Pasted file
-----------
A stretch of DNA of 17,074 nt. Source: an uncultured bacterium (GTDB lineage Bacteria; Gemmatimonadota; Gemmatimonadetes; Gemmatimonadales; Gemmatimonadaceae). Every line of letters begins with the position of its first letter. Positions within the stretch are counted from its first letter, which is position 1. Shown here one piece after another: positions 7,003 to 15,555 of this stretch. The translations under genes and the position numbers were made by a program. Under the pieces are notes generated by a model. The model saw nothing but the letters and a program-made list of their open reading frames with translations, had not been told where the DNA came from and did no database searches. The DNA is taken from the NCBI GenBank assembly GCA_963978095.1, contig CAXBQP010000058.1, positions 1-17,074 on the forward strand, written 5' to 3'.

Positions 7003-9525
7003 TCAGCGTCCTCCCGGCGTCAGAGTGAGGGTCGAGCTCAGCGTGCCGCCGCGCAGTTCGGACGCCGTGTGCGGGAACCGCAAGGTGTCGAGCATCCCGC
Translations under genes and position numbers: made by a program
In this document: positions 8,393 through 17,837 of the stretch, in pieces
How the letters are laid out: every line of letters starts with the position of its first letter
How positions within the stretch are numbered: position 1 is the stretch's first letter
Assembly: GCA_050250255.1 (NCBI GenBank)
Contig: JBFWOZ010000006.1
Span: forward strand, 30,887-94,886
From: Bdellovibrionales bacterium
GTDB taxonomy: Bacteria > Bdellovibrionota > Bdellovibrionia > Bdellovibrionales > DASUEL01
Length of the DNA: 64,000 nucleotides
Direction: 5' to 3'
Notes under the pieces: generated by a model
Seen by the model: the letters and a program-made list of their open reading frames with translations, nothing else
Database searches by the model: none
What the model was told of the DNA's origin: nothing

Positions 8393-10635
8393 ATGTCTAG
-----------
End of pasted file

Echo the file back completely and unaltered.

A stretch of DNA of 17,074 nt. Source: an uncultured bacterium (GTDB lineage Bacteria; Gemmatimonadota; Gemmatimonadetes; Gemmatimonadales; Gemmatimonadaceae). Every line of letters begins with the position of its first letter. Positions within the stretch are counted from its first letter, which is position 1. Shown here one piece after another: positions 7,003 to 15,555 of this stretch. The translations under genes and the position numbers were made by a program. Under the pieces are notes generated by a model. The model saw nothing but the letters and a program-made list of their open reading frames with translations, had not been told where the DNA came from and did no database searches. The DNA is taken from the NCBI GenBank assembly GCA_963978095.1, contig CAXBQP010000058.1, positions 1-17,074 on the forward strand, written 5' to 3'.

Positions 7003-9525
7003 TCAGCGTCCTCCCGGCGTCAGAGTGAGGGTCGAGCTCAGCGTGCCGCCGCGCAGTTCGGACGCCGTGTGCGGGAACCGCAAGGTGTCGAGCATCCCGC
Translations under genes and position numbers: made by a program
In this document: positions 8,393 through 17,837 of the stretch, in pieces
How the letters are laid out: every line of letters starts with the position of its first letter
How positions within the stretch are numbered: position 1 is the stretch's first letter
Assembly: GCA_050250255.1 (NCBI GenBank)
Contig: JBFWOZ010000006.1
Span: forward strand, 30,887-94,886
From: Bdellovibrionales bacterium
GTDB taxonomy: Bacteria > Bdellovibrionota > Bdellovibrionia > Bdellovibrionales > DASUEL01
Length of the DNA: 64,000 nucleotides
Direction: 5' to 3'
Notes under the pieces: generated by a model
Seen by the model: the letters and a program-made list of their open reading frames with translations, nothing else
Database searches by the model: none
What the model was told of the DNA's origin: nothing

Positions 8393-10635
8393 ATGTCTAG